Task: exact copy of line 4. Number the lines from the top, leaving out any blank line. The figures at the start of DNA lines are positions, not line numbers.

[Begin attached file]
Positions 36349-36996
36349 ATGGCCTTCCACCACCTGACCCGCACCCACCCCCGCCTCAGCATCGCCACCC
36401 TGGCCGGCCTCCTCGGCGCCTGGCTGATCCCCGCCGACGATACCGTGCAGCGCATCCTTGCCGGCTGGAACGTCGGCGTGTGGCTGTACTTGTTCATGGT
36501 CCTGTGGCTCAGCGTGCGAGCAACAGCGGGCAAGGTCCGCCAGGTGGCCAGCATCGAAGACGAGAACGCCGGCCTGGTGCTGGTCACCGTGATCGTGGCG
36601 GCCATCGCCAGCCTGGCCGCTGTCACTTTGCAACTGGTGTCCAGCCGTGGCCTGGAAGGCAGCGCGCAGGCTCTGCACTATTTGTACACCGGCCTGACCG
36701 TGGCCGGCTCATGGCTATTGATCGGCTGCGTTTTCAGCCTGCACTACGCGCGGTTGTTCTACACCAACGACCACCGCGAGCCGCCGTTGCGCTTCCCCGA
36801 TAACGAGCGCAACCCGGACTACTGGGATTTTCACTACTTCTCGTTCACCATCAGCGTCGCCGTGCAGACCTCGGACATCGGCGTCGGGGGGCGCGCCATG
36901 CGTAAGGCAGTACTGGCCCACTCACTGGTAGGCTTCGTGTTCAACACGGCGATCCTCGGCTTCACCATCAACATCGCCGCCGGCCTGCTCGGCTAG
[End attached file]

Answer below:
36501 CCTGTGGCTCAGCGTGCGAGCAACAGCGGGCAAGGTCCGCCAGGTGGCCAGCATCGAAGACGAGAACGCCGGCCTGGTGCTGGTCACCGTGATCGTGGCG